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U.S. Department of State

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Office of Medical Services Pandemic Influenza Plan

Definitions and Purpose

An epidemic (from Greek epi- upon + demos people) refers to new cases of a disease in a given human population, during a given period, at a rate that substantially exceeds what is expected. A pandemic is an outbreak that is global (from Greek pan all + demos people). Influenza is a common easily transmissible viral disease, usually characterized by fever, body aches and respiratory symptoms. It occurs in both seasonal epidemics and periodic pandemics. In the United States each year approximately 36,000 people die (half a million worldwide) as a result of seasonal influenza epidemics. Pandemics are usually more deadly. Since the 1500s, there have been three infleunza pandemics documented each century. Three pandemics occurred during the 20th Century, the most severe being the 1918 "Spanish Flu", causing 500,000 deaths in the United States and 20-50 million worldwide. Most infectious disease experts and virologists feel that another influenza pandemic is inevitable. No one, however, can accurately predict or give meaningful odds as to when such an event will occur or how severe it will be. Like earthquakes and hurricanes, informed opinion is nearly unanimous that pandemics will contine to occur. Unlike an earthquake or hurricane, which is a one time event with a reasonably well-defined aftermath, pandemics characteristically continue to wreak havoc for months at a time.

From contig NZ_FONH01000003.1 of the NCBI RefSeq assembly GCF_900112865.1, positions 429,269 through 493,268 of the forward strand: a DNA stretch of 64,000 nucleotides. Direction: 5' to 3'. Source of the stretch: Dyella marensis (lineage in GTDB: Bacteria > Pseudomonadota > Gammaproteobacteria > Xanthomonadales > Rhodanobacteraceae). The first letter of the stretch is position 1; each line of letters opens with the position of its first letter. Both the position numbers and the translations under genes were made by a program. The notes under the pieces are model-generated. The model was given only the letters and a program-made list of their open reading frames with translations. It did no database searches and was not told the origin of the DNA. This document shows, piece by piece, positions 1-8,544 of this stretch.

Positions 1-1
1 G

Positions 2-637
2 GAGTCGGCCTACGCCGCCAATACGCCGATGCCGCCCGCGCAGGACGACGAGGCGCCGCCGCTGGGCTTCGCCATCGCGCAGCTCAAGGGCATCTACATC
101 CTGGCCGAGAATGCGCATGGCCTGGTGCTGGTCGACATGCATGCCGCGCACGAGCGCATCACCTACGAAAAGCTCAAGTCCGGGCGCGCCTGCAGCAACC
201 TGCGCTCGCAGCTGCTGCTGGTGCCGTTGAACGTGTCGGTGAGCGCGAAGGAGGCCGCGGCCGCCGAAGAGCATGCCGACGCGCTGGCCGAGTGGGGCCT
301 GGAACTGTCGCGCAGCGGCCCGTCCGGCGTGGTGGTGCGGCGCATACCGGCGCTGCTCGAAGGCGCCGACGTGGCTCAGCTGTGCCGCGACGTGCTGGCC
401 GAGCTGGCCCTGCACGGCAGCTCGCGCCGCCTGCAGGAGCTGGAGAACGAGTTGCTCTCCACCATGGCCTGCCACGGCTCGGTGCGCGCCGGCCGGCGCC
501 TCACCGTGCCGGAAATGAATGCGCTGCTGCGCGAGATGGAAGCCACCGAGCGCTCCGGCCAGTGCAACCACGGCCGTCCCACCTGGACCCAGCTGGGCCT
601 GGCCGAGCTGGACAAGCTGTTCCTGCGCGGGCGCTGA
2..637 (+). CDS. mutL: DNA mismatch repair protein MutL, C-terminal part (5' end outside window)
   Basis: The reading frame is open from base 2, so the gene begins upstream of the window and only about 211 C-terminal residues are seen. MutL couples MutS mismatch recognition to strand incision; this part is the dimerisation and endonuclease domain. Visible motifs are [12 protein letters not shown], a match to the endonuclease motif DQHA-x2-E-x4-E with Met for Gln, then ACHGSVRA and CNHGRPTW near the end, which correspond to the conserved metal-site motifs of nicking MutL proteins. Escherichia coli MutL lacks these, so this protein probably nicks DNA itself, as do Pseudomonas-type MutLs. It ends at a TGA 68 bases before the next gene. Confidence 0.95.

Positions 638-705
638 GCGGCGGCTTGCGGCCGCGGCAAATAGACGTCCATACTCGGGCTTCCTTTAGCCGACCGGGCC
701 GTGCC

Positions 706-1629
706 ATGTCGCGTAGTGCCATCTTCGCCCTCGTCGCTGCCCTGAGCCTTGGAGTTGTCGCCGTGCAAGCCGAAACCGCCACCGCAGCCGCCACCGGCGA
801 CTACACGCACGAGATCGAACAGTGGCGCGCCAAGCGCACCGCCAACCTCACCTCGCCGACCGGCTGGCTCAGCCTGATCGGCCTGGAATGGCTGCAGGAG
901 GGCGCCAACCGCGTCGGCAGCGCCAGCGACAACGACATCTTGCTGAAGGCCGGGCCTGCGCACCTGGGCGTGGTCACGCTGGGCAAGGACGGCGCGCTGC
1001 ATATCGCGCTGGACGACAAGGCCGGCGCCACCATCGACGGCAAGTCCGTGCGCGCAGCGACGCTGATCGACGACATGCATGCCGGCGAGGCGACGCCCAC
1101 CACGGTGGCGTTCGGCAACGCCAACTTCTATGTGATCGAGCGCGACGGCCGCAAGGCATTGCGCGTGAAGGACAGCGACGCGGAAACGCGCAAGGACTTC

The purpose of this planning document is to describe the Department of State's response to the next influenza pandemic, focusing primarily on measures to protect those U.S. Government employees and eligible family members who are beneficiaries of the Department's Medical Program. Emphasis is placed on mitigation of disease and continuity of operations.

As for planning, "master blueprints" may have drawbacks. Effective crisis management requires flexibility and resilience and can be thwarted by overly rigid plans. The following plan will be an evolving document with several iterations. It is envisioned to be accessed primarly via the web. This document is designed to be a resource for leaders and responders who will need to meet, plan, think together about possible quandaries and pitfalls, intelligently allocate limited resources, and set up robust organizational structures. It will be important to reherse the crisis response outlined in this plan, intellectually and emotionally, to be better prepared for an actual event.

The Department of State Pandemic Influenza Plan is intended to be consistent with and a logical extension of The National Strategy for Pandemic Influenza, particularly under the sections addressing sustaining infrastructure, ensuring continuity of operations at essential USG facilities abroad and appropriate protection of USG personnel and civilians in affected countries and regions. This plan is also intended to be consistent with and a logical extension of the 2005 HHS Pandemic Influenza Plan.


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